Blythe: Billy Packer's Greatest Moment

Illustration for article titled Blythe: Billy Packer's Greatest Moment

We are quite honored today to welcome once again Will Blythe, the former literary editor of Esquire and author of the great book "To Hate Like This Is To Be Happy Forever", to the warm embrace of Deadspin. (We interviewed Blythe about the book when it came out in hardcover. The paperback is out now.


Blythe's book tracks the history of the North Carolina-Duke rivalry and looks at why Duke is evil and North Carolina is all that is pure about this planet earth. The season he writes about in the book ended with the Tar Heels beating our Illini in the national championship game, but he's so freaking good that we only slightly begrudge him this.

After the jump, he wraps up a big win for the Heels over the beloved Blue Devils.


The weeping is over now. The cameras have stopped panning for tears. The abandoned tents of Krzyzewskiville flap in the wind. Soon that UN refugee camp for the rich victims of Wednesday night's catastrophe will be bulldozed. Donations may be made on behalf of the unfortunate through Deadspin, which will make sure that the money reaches its proper destination. (Ed. Note: As long as we don't use Paypal!)


A straggling thought or two on last night's Duke-Carolina slugfest:

If Deadspin readers are any indication, there's some animosity brewing out there in America towards both Duke and Carolina, otherwise known as the douchemongers and the twatwaffles, as one reader so eloquently put it. I blame ESPN for cramming the rivalry down the novelty-starved throat of America, and for leading the gullible to believe that Duke and North Carolina may be viewed interchangeably.


Admittedly, the game itself was ugly. To use the standards of "American Bandstand," it lacked a good beat. Maybe the defense was that savage, maybe the offense (until very late for North Carolina) was that bad. But there was just no rhythm. As my friend Doug put it, there was a lot of "thwartedness" going on. Even so, even so, my cantankerous Deadspin friends, the game possessed an intensity that Marquette versus Peoria State has tended to lack.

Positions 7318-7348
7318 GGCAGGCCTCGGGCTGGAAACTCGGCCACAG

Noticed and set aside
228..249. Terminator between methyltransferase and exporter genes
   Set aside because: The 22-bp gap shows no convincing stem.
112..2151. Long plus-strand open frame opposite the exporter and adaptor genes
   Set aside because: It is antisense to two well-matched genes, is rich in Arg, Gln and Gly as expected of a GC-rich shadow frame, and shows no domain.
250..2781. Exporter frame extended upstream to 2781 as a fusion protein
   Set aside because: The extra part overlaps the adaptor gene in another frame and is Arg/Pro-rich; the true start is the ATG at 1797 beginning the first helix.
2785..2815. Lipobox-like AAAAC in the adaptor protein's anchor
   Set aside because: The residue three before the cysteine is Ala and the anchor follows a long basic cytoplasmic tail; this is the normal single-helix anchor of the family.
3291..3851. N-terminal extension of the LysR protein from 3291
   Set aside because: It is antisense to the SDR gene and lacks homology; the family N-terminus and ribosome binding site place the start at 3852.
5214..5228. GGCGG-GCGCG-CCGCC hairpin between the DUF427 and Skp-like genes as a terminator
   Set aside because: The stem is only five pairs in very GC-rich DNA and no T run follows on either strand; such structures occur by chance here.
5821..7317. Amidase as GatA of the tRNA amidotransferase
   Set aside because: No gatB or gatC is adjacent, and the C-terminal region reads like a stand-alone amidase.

Astonishingly, however, the game gave rise to miniature golf tycoon Billy Packer's finest moment as a sportscaster and human being. Only those of us in the Durham-Chapel Hill area, where the ESPN broadcast was fortunately blacked out, sparing us the passion of Dick Vitale, got to hear Packer on the local broadcast. In the second half, just as the Tar Heels began to close on the Blue Devils, Packer started to obsess on-air about Duke's unseemly decision to credit the team's losses during the star-crossed season of 1995 to Krzyzewski's assistant Pete Gaudet. That was the season that Coach K took a powder, as it were, for his bad back and disappeared from public view like an actor going to rehab. "I think the losses should be credited to Krzyzewski," Packer ranted.


But it wasn't enough for him to assert his own view. He then proceeded to lasso his broadcast partner into the debate. "What do you think?" Packer asked, bullying his colleague the same way the Blue Devils were knocking Tyler Hansbrough around. His partner kept trying to evade the question by paying tribute to the game's marvelous freshmen. "Let's talk about the freshmen," he said.

Packer wasn't having it. While clips ran of Duke's Jon Scheyer bombing from three and North Carolina's Brandan Wright hooking and dunking inside, he forced his partner to chime in with his own opinion (as if he cared). "I think the losses should go to Krzyzewski," his partner grudgingly agreed.


Billy, I admit that I joined an entire coliseum in booing you at the ACC Tournament in 2005 when you received an award for your contributions to the league. To be honest, I booed until I was hoarse. So did everyone seated around me. Wake fans, State fans, UNC fans — you brought us all together in a moment of mystical harmony. We all thought of you as an insufferable, sour-spirited know-it-all. But now I see a prophet without honor in his own land who speaks truth to power. I love you, man.